Happy Trivia Day

I’m old enough to remember when facts weren’t commonly called trivia.  I also remember when I began to think of facts as trivia.  It was after Christmas of 1982 that I was invited to the apartment of my friends, Mark and Peggy, to play some board games.  The game that dominated our attention that night was “Trivial Pursuit”.  It turns out that Peggy had bought the new game as her husband’s Christmas present. I can’t say that I became a fan of “Trivial Pursuit”, even though I was a respectable player of it. Eventually, to my relief, Mark and Peggy soon grew tired of the game.

I have a few facts about “Trivial Pursuit”.  The game was first imagined on December 15, 1979 by two Canadian media workers. Chris Haney was photo Editor at the “Montreal Gazette and Scott Abbot was a sports writer for “The Canadian Press”.  The idea came to them while they played Scrabble and decided  to invent their own, unique game. The trademark for “Trivial Pursuit” was registered on November 10, 1981. The first 1,100 copies of the game were first manufactured in Canada later that month.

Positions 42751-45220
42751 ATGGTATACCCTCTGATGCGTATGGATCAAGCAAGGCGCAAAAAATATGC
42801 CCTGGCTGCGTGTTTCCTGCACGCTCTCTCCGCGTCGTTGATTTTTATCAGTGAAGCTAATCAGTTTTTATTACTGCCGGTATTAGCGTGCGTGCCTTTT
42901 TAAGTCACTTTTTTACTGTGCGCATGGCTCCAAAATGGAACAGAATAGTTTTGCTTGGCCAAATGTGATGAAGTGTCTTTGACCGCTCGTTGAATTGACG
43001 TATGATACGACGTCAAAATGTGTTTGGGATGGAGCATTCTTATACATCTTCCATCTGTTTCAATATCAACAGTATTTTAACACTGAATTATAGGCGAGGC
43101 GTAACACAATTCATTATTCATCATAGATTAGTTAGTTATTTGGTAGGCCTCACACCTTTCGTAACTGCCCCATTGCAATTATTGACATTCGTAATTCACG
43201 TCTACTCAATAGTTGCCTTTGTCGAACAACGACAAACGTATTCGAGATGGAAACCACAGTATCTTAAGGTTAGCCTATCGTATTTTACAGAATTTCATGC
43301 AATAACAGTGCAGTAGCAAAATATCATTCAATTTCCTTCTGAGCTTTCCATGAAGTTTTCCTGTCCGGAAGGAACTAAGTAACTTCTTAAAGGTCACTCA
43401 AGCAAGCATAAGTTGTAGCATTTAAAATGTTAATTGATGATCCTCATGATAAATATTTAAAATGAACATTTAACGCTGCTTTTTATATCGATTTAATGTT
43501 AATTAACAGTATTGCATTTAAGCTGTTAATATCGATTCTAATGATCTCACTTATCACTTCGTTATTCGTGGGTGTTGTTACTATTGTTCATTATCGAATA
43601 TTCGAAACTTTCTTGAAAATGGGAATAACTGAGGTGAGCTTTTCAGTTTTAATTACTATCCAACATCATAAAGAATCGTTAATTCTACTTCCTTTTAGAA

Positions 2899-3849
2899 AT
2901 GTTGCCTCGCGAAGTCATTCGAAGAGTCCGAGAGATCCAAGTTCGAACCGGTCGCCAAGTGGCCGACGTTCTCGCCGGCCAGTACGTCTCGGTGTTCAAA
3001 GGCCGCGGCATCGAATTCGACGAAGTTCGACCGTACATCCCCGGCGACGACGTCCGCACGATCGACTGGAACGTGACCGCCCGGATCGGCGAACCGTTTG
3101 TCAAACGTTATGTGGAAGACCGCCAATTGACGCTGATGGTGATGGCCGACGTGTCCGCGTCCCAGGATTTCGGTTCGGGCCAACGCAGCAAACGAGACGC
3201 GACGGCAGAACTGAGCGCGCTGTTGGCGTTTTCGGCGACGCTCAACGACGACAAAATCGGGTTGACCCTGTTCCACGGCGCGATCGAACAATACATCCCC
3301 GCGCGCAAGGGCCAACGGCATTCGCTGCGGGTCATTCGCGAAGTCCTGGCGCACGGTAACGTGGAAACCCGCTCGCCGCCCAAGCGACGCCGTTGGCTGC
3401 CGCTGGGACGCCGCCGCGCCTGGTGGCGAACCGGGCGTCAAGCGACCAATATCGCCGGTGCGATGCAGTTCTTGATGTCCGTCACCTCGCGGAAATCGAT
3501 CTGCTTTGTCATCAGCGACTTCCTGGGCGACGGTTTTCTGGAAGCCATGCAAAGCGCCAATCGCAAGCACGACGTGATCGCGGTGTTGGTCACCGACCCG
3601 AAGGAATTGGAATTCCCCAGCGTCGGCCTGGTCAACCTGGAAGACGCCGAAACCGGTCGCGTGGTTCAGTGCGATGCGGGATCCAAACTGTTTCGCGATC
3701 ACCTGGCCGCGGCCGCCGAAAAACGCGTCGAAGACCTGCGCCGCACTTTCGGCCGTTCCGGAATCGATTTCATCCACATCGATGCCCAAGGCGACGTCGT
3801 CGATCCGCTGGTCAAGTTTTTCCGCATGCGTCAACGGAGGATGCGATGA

Today is Trivia Day.  Websites and social media will be bursting with bits of trivia.  Many of us will be enlightened with fun, obscure facts.  Trivia Day was the brainchild of Robert Birch of “Puns Corps” to raise the public’s awareness about the significance of trivia to fun, science, and our curiosity about the world around us.

Sometimes a fact takes down a popular icon a notch or two.  Like the fact that Thomas Edison and Nikola Tesla were bitter enemies.  Tesla once commented about his rival, “He had no hobby, cared for no amusement of any kind and lived in utter disregard of the most elementary rules of hygiene.  Of course, most fans of Tesla know that the prolific inventor was, himself, a clean-freak.

I’m going to indulge in some trivia in honor of today’s commemoration.

Back in 1980, Iraqi President Saddam Hussein was presented a key to the city of Detroit, Michigan.

Did you know that, at the time of this writing, the Dodge Tomahawk is the world’s fastest production motorcycle?  It can reach 560kmph/350 mph. The bike, which looks nothing like the one in the photo, has a ten-cylinder engine.Trivia-fastestcycle

When the notorious Westboro Baptist Church protested a soldier’s funeral in Oklahoma in 2013, their vehicle tires were slashed.  The town’s repair shops refused to fix them.

The Planet Saturn is the most popular non-Earth location in the Solar System. It’s a big place, too. Saturn is 120,537-kilometres wide. Nearly 750 Earth-size planets would neatly fit inside of it.

Some societies, during ancient times, thought of shoes as a status symbol. Because shoes raised a person higher from the ground, many people regarded shoes as symbols of authority.  Sometimes shoes were given by a bride’s father to the son-in-law to seal the transfer of paternal authority.